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Since 1967, Photonics Spectra magazine has defined the science and industry of photonics, providing both technical and practical information for every aspect of the global industry and promoting an international dialogue among the engineers, scientists and end users who develop, commercialize and buy photonics products. Stay current with a FREE subscription to the digital or print edition.

Latest Issue
Sep 2023

Ending scientific collaboration will not end risks

Though the drift away from globalization has unfolded slowly during the past several years, it would be hard by now for anyone to miss the gap growing between the U.S. and China. Fueled by intellectual property disputes, trade wars, an apparent spy balloon, and increasingly stringent controls over exports and investments, the long-fraught commercial competition between the two countries looks increasingly confrontational.

Much of the discord has revolved around commercial interests, though the latest salvo has targeted what the Wall Street Journal (WSJ) described in an August 16 article as one of “the most productive scientific collaborations of the 21st century.” Specifically, as of press time, several U.S. lawmakers were pushing the Biden administration to allow a historic technology agreement signed by the U.S. and China in 1979 — and renewed every five years since — to lapse when it is due for renewal again on August 27.

The salvo came in the form of a letter sent to U.S. Secretary of State Antony Blinken by Rep. Mike Gallagher (R., Wis.), the chairman of a congressional select committee on China. The letter, signed by nine other representatives, argued that China has been leveraging its collaborative research with U.S. scientists to advance its military and other competitive interests. It concluded, in part, that “The United States must stop fueling its own destruction. Letting the [U.S.-China technology agreement] expire is a good first step.”

It would be naïve to argue that collaborative research between increasingly divergent economic competitors is a risk-free enterprise. But canceling a decades-old framework that has produced thousands of successful scientific collaborations is not without its own risks.

The WSJ cites an analysis by data firm Clarivate, which reports that more than 40% of the high-quality papers that U.S.-based scientists produce involve cooperation with researchers abroad, and China rates as the U.S.’s top research collaborator. Breakthroughs from climate studies to clean energy originated from shared research performed by Chinese and U.S. scientists and have generated significant returns for both economies.

Further, China is arguably more advanced in certain fields, such as telecom, nanoscience, and energy storage. By walling off its own scientists in these fields, the U.S. risks losing insights into the latest advancements discovered elsewhere.

Emerging fields, such as AI, biotech, and quantum technology all admittedly present potential national security risks to the U.S., which increases the potential risk implicit in sharing related research with foreign scientists. But there is an argument for keeping one hand on the wheel by allowing U.S. scientists in these fields to selectively engage in noncompetitive, non-dual-use research.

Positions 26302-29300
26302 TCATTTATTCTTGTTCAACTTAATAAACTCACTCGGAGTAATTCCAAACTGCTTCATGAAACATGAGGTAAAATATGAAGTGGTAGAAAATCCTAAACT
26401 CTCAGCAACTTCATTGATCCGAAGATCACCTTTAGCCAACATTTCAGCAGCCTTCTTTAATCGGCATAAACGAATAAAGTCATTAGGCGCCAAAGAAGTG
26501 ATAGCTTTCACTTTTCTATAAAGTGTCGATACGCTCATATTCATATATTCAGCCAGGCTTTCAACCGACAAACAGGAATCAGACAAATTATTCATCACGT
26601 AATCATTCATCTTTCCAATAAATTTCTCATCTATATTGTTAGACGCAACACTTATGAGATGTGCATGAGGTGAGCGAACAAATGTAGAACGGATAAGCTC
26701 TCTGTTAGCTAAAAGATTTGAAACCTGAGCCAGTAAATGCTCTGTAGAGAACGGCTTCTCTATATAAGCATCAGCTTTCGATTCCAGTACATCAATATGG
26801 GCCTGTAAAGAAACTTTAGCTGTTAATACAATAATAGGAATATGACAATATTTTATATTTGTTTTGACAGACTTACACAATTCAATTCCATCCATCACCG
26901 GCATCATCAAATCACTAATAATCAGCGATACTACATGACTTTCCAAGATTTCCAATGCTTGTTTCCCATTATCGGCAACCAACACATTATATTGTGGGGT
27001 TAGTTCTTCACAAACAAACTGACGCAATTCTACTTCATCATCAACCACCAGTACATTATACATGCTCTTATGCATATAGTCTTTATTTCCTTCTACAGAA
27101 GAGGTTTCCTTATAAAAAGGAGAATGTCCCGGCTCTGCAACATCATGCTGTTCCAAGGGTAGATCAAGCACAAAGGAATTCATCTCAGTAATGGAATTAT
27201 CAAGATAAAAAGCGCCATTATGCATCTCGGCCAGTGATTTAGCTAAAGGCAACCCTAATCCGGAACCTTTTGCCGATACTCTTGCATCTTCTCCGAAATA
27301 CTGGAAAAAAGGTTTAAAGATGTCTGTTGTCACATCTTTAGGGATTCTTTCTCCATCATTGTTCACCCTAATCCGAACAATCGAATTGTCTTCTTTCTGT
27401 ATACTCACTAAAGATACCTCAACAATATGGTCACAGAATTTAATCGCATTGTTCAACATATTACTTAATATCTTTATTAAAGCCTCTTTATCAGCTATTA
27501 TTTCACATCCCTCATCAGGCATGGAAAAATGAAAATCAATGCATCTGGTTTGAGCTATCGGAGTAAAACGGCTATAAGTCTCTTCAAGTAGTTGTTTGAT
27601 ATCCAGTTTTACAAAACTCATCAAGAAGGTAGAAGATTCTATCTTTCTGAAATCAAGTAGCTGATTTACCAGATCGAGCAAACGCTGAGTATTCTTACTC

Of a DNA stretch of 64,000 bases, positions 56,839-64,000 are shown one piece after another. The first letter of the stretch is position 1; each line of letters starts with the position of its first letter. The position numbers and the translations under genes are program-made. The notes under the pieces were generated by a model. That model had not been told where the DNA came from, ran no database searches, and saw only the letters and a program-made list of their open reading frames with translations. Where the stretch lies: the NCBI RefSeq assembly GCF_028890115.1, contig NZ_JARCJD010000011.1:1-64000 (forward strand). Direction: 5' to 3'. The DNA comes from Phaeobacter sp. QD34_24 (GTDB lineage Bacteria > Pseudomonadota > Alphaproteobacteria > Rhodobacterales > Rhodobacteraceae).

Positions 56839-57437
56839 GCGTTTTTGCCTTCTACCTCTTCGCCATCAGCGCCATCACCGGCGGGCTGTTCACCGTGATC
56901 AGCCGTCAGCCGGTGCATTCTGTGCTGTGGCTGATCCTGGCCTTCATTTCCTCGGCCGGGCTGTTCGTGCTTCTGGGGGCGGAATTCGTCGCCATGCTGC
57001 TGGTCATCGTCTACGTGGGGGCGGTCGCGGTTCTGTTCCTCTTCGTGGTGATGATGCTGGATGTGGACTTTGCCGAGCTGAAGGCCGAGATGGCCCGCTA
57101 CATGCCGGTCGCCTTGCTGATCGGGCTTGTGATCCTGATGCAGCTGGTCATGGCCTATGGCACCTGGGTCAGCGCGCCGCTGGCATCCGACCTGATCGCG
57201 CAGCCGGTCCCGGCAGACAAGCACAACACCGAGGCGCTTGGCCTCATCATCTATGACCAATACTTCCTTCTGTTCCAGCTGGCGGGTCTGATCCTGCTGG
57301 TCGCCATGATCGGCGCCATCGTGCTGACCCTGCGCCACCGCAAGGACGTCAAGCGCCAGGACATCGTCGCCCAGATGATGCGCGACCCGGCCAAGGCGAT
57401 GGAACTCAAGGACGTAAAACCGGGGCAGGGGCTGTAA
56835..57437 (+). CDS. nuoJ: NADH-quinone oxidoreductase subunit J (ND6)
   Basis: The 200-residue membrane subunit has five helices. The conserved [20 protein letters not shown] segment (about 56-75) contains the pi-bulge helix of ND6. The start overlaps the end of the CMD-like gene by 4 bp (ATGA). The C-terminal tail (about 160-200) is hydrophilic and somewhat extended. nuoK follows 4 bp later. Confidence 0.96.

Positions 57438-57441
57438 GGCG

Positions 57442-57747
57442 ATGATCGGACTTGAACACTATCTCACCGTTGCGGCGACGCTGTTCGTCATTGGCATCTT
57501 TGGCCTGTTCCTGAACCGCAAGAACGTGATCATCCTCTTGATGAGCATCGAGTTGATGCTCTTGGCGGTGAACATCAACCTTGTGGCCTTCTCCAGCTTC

Like commerce, science benefits from a flat playing field. Closing the park benefits no one.

Without a structured platform for collaboration, China won’t be the only country to lose insights into developments in key sectors. Rather than discard a cooperative arrangement that has provided the U.S. with over four decades of highly beneficial and lucrative scientific research, perhaps the best way to mitigate risk would be to consult with actual scientific experts to review and update said agreement to focus its mandate on mutually beneficial fields of study.

Mike Wheeler
As editor-in-chief, Michael Wheeler oversees Photonics Media's editorial operations — spanning print, web, and podcasts. He also serves as editor of Vision Spectra, chronicling advancements in the rapidly expanding machine vision/inspection sector.
Dan McCarthy
Senior editor Dan McCarthy manages editorial content and production for Photonics Spectra. An award-winning writer and editor, he has communicated the progress and practical value of advanced technologies for over two decades.
Doug Farmer
Senior Editor Douglas Farmer has been a journalist for nearly 20 years, winning awards for health and education reporting. He has a master's degree in journalism from Ball State University. He is editor of BioPhotonics magazine.
Hank Hogan
Contributing Editor Hank Hogan holds a Bachelor of Science degree in physics from the University of Texas at Austin. He worked in the semiconductor industry and now writes about science and technology.
Marie Freebody
Contributing Editor Marie Freebody is a freelance science and technology journalist with a master’s degree in physics and a concentration in nuclear astrophysics from the University of Surrey in England.
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